Cold War Part II: Russia and China vs. the U.S.

The Heritage Foundation’s Ariel Cohen has an interesting article today titled “War Games: Russia, China Grow Alliance.”
After reviewing various aspects of a warming alliance between Russia and China, Cohen makes the following observations and recommendations:

If the U.S. and the three European powers, which failed to negotiate a halt in the Iranian nuclear program, bring the case against Tehran to the U.N. Security Council, Russia and China are likely to block real sanctions. They may threaten to veto a resolution calling for the use of force to terminate Iranâ??s nuclear-arms bid.
Moscow and Beijing want to work together because each country now views the other as its â??strategic rear.â? Given this reality, the U.S. should take prudent steps to drive a wedge between Russia and China. To do that, the Bush administration should:
â??Work with Russia to battle radical Islamic groups in Central Asia. Opposing Islamic terrorism and militancy is a joint interest for the two powers. Washington should help develop joint energy, services and manufacturing projects in Central Asia among, for example, Russian, Turkish and Indian firms.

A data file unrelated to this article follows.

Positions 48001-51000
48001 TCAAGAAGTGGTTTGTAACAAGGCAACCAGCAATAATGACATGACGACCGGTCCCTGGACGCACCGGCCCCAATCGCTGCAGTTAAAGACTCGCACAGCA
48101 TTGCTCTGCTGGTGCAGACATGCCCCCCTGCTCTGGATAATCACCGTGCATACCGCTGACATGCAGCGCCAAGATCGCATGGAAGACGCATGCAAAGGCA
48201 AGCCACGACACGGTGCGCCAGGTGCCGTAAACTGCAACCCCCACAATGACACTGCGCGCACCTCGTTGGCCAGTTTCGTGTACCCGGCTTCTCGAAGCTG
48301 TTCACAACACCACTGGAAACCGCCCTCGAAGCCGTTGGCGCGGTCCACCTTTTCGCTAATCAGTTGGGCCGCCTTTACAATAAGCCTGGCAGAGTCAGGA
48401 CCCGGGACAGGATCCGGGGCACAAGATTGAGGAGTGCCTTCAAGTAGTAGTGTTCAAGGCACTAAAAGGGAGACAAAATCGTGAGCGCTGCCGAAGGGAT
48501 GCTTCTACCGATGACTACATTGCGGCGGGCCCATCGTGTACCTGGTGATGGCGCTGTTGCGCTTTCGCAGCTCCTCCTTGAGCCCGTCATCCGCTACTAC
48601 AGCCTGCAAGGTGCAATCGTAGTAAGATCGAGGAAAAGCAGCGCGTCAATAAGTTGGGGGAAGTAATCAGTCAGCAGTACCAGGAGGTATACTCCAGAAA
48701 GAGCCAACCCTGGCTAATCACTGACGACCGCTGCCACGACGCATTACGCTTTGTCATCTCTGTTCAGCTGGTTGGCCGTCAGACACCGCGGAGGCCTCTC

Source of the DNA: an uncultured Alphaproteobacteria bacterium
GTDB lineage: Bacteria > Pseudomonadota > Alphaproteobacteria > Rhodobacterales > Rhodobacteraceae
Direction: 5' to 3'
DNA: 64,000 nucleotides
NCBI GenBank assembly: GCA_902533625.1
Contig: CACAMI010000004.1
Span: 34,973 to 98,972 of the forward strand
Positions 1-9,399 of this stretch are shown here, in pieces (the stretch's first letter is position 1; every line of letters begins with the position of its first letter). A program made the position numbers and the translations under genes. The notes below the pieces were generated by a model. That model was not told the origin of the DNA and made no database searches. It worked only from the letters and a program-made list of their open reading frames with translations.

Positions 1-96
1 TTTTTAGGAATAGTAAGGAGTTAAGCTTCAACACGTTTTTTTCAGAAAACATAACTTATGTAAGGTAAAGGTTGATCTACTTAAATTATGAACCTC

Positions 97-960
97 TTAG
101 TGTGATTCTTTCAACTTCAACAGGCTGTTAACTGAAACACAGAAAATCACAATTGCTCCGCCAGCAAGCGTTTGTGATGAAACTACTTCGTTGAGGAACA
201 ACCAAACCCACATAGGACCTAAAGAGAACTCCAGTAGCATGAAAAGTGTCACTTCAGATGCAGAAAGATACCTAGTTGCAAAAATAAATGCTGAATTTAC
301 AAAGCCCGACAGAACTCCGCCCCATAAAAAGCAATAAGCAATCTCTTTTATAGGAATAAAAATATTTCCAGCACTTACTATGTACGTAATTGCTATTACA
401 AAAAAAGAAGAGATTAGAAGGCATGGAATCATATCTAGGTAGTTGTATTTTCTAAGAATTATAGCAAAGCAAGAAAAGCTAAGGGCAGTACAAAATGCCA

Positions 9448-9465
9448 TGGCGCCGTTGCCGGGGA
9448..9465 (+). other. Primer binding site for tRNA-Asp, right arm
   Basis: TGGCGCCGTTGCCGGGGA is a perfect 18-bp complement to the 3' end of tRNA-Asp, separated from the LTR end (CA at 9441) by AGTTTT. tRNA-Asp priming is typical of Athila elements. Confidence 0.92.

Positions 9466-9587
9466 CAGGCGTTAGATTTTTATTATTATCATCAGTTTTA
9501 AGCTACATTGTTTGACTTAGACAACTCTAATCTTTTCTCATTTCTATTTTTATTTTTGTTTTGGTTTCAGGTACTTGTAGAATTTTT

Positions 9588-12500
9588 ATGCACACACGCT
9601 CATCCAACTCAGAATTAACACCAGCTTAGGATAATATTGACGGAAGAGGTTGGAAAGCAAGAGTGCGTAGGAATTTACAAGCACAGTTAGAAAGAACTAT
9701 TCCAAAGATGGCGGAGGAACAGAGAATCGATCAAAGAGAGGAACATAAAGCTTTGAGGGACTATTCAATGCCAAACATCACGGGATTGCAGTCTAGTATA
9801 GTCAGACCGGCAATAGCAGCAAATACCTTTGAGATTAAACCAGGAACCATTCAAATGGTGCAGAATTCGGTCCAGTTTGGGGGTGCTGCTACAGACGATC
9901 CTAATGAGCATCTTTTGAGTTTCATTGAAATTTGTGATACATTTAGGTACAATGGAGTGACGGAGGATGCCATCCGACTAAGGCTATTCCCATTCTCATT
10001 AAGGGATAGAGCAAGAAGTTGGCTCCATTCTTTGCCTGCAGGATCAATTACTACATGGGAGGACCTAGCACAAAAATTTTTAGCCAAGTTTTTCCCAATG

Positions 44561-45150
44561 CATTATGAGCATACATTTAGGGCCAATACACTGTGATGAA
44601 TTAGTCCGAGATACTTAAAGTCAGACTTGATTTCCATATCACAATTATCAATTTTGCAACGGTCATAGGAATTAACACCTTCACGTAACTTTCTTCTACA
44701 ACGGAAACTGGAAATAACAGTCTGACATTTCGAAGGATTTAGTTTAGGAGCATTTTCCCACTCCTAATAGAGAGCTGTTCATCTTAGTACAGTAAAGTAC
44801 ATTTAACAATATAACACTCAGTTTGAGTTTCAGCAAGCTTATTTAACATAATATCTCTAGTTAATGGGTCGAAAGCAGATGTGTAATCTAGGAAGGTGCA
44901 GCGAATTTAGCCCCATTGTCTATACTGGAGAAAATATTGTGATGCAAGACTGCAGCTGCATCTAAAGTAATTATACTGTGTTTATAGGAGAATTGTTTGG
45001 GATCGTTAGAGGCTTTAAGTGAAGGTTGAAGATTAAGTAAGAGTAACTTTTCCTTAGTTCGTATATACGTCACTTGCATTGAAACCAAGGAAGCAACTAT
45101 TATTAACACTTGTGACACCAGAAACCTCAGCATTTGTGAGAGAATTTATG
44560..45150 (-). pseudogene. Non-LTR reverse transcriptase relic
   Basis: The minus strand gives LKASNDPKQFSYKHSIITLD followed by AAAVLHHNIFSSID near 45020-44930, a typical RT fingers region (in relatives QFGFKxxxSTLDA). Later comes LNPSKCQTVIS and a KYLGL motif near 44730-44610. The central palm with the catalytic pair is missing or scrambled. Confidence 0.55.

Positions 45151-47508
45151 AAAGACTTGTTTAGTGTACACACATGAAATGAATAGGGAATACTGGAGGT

â??Increase intelligence monitoring of relations between Russia and China, especially in national security areas. Intelligence gathering should focus on the condition of Russian forces in the Far East, including the possibility of the Russian Pacific Fleetâ??s intercepting the U.S. Seventh Fleet in any confrontation in the East China Sea.
â??Strengthen military and security cooperation with India and Japan. The U.S. should work with them to secure shipping lanes and develop Central Asia and the Russian Far East to offset Chinaâ??s growing economic power.
Despite strides in Sino-Russian rapprochement, Moscow remains nervous about China, especially its intentions in the Russian far east and Siberia. Riding the Chinese dragon may well prove even less comfortable for the Russians than they anticipate.
At that point, they may wish to renew a genuine partnership with the United States. But until then, we must monitor this emerging partnership carefully â?? and work to keep it from getting too cozy.

See the full article for more.